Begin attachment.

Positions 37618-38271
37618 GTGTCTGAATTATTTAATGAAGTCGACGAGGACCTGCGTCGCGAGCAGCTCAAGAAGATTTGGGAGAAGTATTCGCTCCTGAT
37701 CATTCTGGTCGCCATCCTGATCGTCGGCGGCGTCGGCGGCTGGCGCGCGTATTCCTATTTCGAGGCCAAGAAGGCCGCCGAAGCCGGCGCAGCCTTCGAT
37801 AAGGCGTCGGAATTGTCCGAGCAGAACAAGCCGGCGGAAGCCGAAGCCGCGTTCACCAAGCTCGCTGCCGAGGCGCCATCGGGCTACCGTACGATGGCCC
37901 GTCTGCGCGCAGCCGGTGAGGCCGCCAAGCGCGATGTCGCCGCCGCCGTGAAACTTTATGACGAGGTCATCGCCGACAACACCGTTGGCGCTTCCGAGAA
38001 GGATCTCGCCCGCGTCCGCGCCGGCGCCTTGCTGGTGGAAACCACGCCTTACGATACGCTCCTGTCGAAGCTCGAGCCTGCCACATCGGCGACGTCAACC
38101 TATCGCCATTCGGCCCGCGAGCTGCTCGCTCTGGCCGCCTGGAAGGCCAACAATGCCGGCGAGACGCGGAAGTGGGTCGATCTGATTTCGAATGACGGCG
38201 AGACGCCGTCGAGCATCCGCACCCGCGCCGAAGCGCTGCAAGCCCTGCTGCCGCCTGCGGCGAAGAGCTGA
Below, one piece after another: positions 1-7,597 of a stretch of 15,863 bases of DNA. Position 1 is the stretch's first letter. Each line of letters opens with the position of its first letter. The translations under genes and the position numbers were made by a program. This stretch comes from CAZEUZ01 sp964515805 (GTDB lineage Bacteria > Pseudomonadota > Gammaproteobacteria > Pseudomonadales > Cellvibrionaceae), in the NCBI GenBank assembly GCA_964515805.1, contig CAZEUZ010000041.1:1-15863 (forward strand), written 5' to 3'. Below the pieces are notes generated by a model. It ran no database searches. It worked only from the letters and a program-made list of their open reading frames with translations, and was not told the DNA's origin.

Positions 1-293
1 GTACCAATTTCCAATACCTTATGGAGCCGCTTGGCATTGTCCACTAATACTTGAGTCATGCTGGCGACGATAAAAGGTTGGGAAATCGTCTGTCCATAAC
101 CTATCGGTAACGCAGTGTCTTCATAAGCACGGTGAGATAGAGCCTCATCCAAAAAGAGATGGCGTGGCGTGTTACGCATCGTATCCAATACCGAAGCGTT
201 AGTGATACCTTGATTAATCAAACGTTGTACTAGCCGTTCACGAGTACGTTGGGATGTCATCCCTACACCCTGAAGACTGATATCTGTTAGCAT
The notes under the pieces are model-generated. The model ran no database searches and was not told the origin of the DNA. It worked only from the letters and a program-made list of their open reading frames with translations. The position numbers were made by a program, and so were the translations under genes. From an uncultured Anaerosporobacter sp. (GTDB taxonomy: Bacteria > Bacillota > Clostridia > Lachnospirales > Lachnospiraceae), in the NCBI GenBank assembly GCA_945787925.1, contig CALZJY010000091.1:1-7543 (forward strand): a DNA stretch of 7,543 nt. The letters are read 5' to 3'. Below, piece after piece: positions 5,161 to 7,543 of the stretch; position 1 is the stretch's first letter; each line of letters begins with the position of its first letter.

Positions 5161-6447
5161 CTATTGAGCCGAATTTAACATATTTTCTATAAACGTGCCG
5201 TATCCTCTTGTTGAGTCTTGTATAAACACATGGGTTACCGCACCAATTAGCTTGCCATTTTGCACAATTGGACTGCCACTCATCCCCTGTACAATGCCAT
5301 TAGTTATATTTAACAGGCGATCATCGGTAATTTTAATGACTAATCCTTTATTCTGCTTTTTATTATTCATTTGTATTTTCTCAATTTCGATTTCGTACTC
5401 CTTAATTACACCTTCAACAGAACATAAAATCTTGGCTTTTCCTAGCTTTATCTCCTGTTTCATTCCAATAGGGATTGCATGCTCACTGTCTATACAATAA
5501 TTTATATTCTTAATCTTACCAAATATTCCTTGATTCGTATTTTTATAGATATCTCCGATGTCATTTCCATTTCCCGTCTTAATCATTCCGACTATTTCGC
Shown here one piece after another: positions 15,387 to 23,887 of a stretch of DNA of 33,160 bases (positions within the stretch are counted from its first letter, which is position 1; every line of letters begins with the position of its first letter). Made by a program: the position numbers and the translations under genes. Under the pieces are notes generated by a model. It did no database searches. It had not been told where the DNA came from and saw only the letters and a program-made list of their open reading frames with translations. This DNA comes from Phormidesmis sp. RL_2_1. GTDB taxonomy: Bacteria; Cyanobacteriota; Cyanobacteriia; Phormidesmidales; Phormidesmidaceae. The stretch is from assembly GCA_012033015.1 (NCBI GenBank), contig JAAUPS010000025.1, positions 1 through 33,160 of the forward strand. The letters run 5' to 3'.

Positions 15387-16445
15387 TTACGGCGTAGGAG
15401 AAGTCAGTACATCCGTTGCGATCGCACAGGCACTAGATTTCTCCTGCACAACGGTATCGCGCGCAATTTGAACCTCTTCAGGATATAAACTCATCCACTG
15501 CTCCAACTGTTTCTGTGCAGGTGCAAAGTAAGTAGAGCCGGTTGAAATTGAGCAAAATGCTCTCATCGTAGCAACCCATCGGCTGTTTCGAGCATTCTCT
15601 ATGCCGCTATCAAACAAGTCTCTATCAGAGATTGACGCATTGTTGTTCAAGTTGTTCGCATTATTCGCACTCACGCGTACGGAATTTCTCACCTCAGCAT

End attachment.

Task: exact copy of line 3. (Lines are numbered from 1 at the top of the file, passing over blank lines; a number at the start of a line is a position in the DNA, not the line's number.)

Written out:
37701 CATTCTGGTCGCCATCCTGATCGTCGGCGGCGTCGGCGGCTGGCGCGCGTATTCCTATTTCGAGGCCAAGAAGGCCGCCGAAGCCGGCGCAGCCTTCGAT